Just for testing you can print a string of 40 characters to line 1 and check the display. It probably writes to the second line too. Otherwise leftshifting will show what is after the 16th character.
You might also want to catch a return, just in case you receive a sentence that is shorter than 16 characters.
Again, I have to look it up what I did exactly but I just made a line1, line2, line3 etc function to display something on a specific line.
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The code wasn't really complicated but had already changed from what I expected. I have a function to put the cursor the the right line:
Code:
void GotoLine(int line)
{
    switch (line)
    {
        case 1:
            lcd.cursorTo(1,0);
            break;
        case 2:
            lcd.cursorTo(2,0);
            break;
        case 3:
            lcd.cursorTo(1,20);
            break;
        case 4:
            lcd.cursorTo(2,20);
            break;
    }
}
You don't need this but it makes things easier. I use it in this function:
Code:
switch(j)
    {
        case 0:
        line1("dev: ");
        line1(devStr);
        line1("temp: ");
        line1(tempStr);
        break;
    case 1:
        GotoLine(2);
        line1("dev: ");
        line1(devStr);
        line1("temp: ");
        line1(tempStr);
        break;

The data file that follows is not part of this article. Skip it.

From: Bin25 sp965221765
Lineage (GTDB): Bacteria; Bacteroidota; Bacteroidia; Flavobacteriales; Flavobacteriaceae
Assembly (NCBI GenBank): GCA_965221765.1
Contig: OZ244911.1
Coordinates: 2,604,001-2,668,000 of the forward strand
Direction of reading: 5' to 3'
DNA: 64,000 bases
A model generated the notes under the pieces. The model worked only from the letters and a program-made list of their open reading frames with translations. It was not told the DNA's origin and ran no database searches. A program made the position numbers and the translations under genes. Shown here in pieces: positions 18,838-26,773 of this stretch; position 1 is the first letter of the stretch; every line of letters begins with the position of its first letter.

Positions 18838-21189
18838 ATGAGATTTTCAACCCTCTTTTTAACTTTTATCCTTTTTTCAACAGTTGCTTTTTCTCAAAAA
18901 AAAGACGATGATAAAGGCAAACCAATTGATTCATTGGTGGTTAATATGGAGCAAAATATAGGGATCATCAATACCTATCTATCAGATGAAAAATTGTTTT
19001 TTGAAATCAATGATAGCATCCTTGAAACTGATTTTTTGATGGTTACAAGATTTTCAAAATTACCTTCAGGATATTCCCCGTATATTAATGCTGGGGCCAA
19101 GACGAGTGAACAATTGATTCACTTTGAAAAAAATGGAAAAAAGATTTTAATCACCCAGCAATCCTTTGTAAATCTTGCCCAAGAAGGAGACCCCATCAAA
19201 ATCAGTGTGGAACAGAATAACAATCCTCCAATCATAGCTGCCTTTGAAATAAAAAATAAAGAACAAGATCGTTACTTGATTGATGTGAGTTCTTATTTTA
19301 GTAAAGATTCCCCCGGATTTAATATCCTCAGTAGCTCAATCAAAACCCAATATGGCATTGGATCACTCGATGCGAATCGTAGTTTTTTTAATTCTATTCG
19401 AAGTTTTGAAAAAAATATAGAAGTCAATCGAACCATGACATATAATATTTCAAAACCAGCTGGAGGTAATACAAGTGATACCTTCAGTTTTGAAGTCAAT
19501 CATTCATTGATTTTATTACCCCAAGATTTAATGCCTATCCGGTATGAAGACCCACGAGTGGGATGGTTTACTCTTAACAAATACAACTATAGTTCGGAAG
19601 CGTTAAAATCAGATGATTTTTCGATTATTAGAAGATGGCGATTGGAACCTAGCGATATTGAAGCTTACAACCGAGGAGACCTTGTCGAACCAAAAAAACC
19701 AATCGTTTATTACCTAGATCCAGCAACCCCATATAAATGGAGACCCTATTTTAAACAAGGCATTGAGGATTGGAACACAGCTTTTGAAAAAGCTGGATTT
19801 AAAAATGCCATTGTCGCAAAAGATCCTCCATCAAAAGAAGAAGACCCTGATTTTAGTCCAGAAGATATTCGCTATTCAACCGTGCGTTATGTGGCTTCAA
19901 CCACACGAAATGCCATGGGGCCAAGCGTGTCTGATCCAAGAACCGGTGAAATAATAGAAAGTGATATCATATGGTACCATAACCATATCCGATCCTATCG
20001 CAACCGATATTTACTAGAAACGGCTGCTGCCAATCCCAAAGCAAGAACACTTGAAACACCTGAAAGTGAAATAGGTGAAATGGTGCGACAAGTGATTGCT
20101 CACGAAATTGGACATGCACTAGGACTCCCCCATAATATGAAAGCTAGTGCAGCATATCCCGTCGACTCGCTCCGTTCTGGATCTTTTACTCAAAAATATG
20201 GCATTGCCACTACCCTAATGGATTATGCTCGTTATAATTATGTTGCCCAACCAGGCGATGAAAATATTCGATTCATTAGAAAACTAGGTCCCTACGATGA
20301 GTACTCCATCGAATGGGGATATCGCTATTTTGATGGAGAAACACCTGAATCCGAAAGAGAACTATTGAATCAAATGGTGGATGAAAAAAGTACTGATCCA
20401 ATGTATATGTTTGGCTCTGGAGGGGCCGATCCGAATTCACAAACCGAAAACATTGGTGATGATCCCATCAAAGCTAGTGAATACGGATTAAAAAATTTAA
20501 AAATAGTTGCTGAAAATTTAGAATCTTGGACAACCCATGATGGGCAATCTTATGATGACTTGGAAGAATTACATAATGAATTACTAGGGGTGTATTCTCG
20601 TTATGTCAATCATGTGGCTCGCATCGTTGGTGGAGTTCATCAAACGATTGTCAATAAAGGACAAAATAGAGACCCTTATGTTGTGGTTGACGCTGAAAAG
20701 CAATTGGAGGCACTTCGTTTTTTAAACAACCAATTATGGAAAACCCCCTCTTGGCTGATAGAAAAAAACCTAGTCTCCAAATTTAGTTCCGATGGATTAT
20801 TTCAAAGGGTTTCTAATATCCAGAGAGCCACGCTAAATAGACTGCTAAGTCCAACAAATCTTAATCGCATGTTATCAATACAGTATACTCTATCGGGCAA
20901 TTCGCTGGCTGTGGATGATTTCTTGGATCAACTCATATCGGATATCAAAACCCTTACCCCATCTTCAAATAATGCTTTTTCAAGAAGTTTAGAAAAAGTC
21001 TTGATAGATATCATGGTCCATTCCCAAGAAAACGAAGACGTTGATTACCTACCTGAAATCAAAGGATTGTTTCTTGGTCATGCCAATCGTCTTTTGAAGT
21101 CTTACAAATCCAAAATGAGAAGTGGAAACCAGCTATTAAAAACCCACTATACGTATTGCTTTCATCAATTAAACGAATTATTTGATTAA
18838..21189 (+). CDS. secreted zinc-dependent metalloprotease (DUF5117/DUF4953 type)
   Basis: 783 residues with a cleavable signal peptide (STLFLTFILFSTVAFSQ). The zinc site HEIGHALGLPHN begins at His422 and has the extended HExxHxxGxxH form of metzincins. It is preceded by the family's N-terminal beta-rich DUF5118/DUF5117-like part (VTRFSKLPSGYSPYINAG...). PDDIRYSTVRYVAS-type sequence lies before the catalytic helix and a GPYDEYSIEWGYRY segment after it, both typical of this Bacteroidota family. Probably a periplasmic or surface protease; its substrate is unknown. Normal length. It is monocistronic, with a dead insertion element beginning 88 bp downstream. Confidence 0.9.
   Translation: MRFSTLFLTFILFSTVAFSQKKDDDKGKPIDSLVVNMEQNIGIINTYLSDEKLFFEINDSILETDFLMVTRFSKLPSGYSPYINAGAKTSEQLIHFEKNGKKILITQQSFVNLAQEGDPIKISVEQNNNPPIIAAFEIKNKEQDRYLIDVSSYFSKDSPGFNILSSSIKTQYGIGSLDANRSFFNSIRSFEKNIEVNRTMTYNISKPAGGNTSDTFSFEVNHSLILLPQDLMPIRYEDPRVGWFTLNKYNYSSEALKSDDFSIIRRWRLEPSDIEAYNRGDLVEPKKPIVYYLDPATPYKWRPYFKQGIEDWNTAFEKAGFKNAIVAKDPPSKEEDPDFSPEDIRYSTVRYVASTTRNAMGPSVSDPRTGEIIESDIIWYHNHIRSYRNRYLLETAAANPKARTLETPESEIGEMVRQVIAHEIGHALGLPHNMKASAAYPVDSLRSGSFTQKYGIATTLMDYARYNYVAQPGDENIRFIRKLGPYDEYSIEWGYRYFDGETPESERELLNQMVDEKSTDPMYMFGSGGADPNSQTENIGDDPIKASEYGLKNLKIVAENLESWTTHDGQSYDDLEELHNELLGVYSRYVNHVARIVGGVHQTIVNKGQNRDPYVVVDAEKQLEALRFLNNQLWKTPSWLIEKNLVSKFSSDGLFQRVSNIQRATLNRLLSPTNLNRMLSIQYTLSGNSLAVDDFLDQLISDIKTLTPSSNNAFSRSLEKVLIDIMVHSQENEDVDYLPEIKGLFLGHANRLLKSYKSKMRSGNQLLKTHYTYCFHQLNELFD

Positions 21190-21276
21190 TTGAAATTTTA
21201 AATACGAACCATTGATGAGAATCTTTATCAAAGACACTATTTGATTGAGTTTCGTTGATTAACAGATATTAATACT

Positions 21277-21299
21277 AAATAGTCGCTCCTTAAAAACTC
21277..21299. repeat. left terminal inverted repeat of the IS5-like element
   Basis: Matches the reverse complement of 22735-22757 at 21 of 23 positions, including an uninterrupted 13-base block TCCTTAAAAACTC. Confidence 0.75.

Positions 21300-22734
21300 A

case 2:
        GotoLine(3);
        line1("dev: ");
        line1(devStr);
        line1("temp: ");
        line1(tempStr);
        break;
    case 3:
        GotoLine(4);
        line1("dev: ");
        line1(devStr);
        line1("temp: ");
        line1(tempStr);
        delay(1000);
        lcd.clear();
        break;
    }
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Success!  smiley

Thank you so much for your help bigengineer. I have come up with an alternate way of solving the problem which suits my needs quite well, so I will share it here:

#include <LCD4Bit.h>
LCD4Bit lcd = LCD4Bit(2);


void setup()
{
  lcd.init();
  lcd.clear();
  lcd.cursorTo(1, 0);
  Serial.begin(9600);

}

void loop ()
{
  int data[128]; //allow as many values as the Serial buffer will accept
  int idx = 0;
  int wait = 250;  //control the speed of that the text sent over Serial is printed